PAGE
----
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McDonald's labor ruling; Twitter shares soar; GDP bounces back in 2Q

The economy grew more than expected in the second quarter. GDP expanded 4% last quarter, more than the 3.1% growth analysts were expecting. It also reversed the 2.1% decline in the first quarter. Consumer spending, larger stock dividends and construction spending helped drive growth.

The ADP private employment report said that 218,000 jobs were added in July. That was below the economists’ estimates. It was less than the 281,000 private-sector jobs created in June. The figure comes ahead of the Labor Department’s job report which will be released Friday.

Investors will be looking for the Federal Reserve’s policy announcement, which is expected this afternoon at 2 p.m. Eastern.

General Motors (GM) faces a new lawsuit by 658 people who claim they were injured, or are related to someone who was killed in an accident, allegedly due to defective ignition switches. The lawsuit covers claims that are not eligible for payments under the program set up by GM to compensate victims of crashes related to the faulty switches.

Shares of Twitter (TWTR) soared after reporting better-than-expected earnings and user data. Revenue also topped estimates, which was up 124% over last year. Engagement was up as well, helped in part by the World Cup. Twitter's monthly active users grew by 24% to 271 million compared to the same quarter last year. Timeline views also increased 15% over last year.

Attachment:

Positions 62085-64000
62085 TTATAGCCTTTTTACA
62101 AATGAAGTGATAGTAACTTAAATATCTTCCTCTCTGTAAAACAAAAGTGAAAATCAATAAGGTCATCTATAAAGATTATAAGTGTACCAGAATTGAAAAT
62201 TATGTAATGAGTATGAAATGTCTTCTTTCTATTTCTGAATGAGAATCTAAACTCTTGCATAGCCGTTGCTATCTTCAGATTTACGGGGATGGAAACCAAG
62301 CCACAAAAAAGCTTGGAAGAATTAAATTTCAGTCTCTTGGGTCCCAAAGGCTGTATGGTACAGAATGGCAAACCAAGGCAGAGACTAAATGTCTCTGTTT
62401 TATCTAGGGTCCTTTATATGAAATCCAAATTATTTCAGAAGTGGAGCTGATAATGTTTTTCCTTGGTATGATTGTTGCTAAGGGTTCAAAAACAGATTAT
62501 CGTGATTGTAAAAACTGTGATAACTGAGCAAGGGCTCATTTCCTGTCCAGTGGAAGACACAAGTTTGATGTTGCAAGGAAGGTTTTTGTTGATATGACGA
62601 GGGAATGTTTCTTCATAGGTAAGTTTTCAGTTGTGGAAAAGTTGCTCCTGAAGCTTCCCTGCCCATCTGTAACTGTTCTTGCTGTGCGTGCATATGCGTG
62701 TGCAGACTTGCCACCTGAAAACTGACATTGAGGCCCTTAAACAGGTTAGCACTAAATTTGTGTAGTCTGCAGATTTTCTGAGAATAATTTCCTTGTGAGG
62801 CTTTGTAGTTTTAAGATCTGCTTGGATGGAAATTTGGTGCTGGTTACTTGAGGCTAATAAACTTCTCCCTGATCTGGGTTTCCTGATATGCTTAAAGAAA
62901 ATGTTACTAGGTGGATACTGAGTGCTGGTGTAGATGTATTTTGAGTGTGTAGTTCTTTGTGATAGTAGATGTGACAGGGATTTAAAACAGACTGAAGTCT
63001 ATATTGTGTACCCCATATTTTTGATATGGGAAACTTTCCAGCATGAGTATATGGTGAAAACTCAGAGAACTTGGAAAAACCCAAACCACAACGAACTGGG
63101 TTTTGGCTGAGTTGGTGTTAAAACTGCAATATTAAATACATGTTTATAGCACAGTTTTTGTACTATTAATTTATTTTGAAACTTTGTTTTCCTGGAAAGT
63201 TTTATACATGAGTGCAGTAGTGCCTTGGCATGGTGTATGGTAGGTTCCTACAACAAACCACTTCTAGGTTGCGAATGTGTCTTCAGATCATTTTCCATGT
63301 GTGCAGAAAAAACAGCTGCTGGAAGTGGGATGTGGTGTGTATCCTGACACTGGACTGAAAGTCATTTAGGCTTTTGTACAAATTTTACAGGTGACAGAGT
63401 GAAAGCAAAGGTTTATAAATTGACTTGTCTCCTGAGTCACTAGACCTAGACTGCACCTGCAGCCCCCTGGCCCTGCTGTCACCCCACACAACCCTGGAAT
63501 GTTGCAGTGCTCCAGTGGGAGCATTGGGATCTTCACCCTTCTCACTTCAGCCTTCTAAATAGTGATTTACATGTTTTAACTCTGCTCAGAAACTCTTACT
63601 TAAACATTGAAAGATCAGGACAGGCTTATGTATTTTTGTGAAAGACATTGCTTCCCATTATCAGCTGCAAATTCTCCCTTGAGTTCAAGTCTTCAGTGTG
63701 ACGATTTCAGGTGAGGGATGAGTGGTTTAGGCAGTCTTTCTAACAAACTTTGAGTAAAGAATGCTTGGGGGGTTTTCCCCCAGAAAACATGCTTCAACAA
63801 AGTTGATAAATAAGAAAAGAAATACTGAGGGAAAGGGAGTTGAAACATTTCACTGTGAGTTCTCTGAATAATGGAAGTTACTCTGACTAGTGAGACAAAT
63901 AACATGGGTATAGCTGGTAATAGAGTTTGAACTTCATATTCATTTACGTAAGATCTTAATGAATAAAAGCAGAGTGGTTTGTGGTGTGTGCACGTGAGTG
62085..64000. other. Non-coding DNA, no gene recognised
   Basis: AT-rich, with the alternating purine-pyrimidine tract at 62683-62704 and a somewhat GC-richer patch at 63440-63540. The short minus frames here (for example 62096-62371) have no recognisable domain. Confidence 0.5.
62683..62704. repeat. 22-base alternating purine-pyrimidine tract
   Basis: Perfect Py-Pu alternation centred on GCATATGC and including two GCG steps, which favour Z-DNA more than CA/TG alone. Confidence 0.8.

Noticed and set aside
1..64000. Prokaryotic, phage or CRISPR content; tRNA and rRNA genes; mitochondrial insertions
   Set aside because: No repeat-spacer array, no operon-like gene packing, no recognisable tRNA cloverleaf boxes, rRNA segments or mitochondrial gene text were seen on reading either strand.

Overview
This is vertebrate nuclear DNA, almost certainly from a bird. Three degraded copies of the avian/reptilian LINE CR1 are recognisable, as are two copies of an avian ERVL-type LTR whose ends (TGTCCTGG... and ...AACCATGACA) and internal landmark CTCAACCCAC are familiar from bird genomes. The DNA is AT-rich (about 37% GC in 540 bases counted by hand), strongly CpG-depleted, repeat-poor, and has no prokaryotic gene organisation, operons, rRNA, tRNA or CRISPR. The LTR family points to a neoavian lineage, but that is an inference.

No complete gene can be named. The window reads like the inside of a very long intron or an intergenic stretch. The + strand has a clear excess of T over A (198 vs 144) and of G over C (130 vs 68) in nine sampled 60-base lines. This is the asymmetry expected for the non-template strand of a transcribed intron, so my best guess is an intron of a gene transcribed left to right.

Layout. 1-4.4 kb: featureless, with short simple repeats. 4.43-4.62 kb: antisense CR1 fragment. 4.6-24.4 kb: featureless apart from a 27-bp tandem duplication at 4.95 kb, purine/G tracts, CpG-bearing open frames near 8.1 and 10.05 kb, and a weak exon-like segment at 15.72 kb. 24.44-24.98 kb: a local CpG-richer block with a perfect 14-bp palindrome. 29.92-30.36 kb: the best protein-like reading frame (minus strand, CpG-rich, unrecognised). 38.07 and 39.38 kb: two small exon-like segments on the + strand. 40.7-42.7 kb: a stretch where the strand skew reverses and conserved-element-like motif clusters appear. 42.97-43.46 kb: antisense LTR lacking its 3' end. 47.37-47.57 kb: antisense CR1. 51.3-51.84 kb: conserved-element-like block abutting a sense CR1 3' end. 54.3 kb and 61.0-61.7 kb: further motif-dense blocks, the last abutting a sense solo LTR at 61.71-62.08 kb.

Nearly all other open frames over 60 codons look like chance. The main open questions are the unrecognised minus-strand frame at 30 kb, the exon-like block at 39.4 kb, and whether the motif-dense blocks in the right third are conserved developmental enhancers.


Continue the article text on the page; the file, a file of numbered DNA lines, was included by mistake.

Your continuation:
The National Labor Relations Board ruled that McDonald's (MCD) is a "joint employer" along with its franchises, and could be held liable in lawsuits filed by employees. The suits allege unfair labor practices, including forcing employees to work off-the-clock and not paying overtime. The ruling has also led some to think it might pave the way for fast-food workers to unionize. We want to know what you think. Should fast-food employees be able to unionize? Vote in our poll, or leave a comment below or on Twitter.

CORRECTION: An earlier version of this story said that most of McDonald's U.S. franchises are owned by the company. Most of the U.S. franchises are owned by franchisees.

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